Jul 26 2021

3 Best Practices to Consider when Building a Data Dashboard

Visualization is more than just a pretty picture; your audience must understand the context of the information as well.

In an environment where politics and special interests often control the agenda, good data-based decision-making offers an objective way to allocate resources, respond to complaints and comments, and deliver services to constituents.

Federal IT teams can use visualization tools and dashboards to help both managers and end users pull meaning out of data previously locked away.

However, choosing the wrong statistics or graph style could lead to bad decisions. IT teams should ask for guidance to make data visualizations accurate and useful. Here are three best practices.

RELATED: New data analysis tools help agencies move fast amid crises.

1. Know Your Agency Data at a Deep Level

Data visualization brings together different data sources in the same image to show correlations. But without context, a raw data stream is open to misinterpretation and false conclusions.

For example, someone using COVID-19 vaccination data without documentation could easily come to incorrect c­onclusions about whether the data covered individual injections (even if they were for one person) or counted individuals needing two injections as one. Trouble could also arise if the ­vaccine data only included vaccinations administered by state programs and didn’t include multistate programs.

Knowing your data is the first step to avoiding errors in graphs. Low ­storage costs and inexpensive, fast database engines make it easy to save raw data from multiple sources.

Documenting the metadata that makes the raw data useful can prove more time- consuming. Still, that documentation is a critical first step to any data visualization and dashboard project. Providing context for graphics or the dashboard is equally important. 

Various tactics can put information into context for the viewer, including finding the minima/maxima, creating comparisons to previous data and overlaying related data.

2. Identify the Users of Agency Data 

Next, make sure you know your audience, whether it’s agency managers and other decision-makers or end users. You have a lot of options when using data visualization tools from vendors such as Microsoft, Oracle and IBM that can help pull together data from disparate databases and quickly build a wide variety of graphics to present the information.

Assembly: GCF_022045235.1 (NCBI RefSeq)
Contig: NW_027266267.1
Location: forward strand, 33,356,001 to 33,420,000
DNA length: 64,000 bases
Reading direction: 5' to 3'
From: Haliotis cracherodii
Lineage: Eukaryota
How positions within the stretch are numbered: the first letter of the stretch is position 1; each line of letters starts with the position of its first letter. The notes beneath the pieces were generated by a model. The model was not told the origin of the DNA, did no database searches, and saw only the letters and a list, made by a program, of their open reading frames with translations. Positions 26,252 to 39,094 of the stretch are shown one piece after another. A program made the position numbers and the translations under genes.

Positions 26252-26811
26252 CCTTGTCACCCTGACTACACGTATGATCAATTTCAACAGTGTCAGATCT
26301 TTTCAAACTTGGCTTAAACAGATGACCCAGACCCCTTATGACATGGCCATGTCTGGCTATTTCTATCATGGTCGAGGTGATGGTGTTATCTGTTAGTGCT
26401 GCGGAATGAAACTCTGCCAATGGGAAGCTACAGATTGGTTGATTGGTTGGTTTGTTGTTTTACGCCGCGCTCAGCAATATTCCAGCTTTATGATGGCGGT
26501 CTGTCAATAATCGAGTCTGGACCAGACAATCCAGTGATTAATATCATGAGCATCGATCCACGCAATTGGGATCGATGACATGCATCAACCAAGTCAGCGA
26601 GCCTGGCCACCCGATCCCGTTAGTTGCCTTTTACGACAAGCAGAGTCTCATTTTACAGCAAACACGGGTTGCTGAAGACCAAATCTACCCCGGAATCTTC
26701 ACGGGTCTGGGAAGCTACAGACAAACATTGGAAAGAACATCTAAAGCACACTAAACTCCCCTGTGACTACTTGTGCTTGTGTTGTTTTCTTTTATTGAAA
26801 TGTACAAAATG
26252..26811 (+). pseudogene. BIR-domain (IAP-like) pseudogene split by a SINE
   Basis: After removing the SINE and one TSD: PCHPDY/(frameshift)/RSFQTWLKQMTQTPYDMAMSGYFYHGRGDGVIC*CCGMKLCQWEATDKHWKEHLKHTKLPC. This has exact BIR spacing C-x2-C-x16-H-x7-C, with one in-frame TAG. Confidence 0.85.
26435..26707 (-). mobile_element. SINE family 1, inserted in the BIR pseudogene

Picking the right information and presenting it in the right way requires more than knowing the data, however. It requires knowing the audience that will use the visuals.

Does this audience use this data to make decisions, or simply to monitor? Do users dynamically adjust the visualization, or would a static presentation be more appropriate? Does the audience make short-term financial decisions or decide long-term strategy? Are the visuals for internal consumption, or will they be available for agency users to see on the public internet?

DIVE DEEPER: How AI tools allow agencies to analyze vast amounts of data.

Choosing graph types, data overlays and even color depends on knowing what type of decision-making will come out of the data visualization.

When a dashboard supports ­short- term operational decision-making — such as determining whether to e­scalate a potential problem or to approve a request — data visualization can speed the process and improve accuracy through the use of colors, graphical elements such as arrows, and tabular data on the same visualization. 

Although it’s tempting to be transparent and deliver the same information in the same format to agency end users as to the public, doing so can lead to ­significant misunderstandings. The ­general public won’t have the same co­ntext and subject-matter expertise as internal users, and will require a ­presentation in a different format with significant ­additional explanations.

EXPLORE: How can chief data officers help agencies? 

3. Use Accurate Stats When Presenting Data 

For a simple dashboard with time-based data on a graph, there are no statistics involved. If a visualization tries to show the relationship between ­different data sets, however, you’re in the world of statistics — and that’s not always a good place for amateurs.

It’s important to ensure that the math is right when you are using correlation, summaries, averaging and other similar statistical manipulations. A full-time data scientist can help ensure the accurate use of statistics. If a full-time data ­scientist is not available, some short-term help can ensure appropriate use.

A similar concern lies in the ­graphics themselves. Many business intelligence and visualization tools have a huge v­ariety of graphic options.

Selecting the right graph type and the right axis scales is not just a matter of aesthetics; it’s the best way to focus the viewer’s attention and deliver the right information as accurately as possible. 

For IT teams that have learned to graph using Excel, some training on choosing and presenting information in graphics is a requirement. A good place to start is with Edward Tufte’s classic book The Visual Display of Quantitative Information

They say a picture is worth a thousand words, but the right picture can be worth so much more. It can be deceptive and confusing — or it can explain, ­persuade, clarify and convince.

Dan Page/Theispot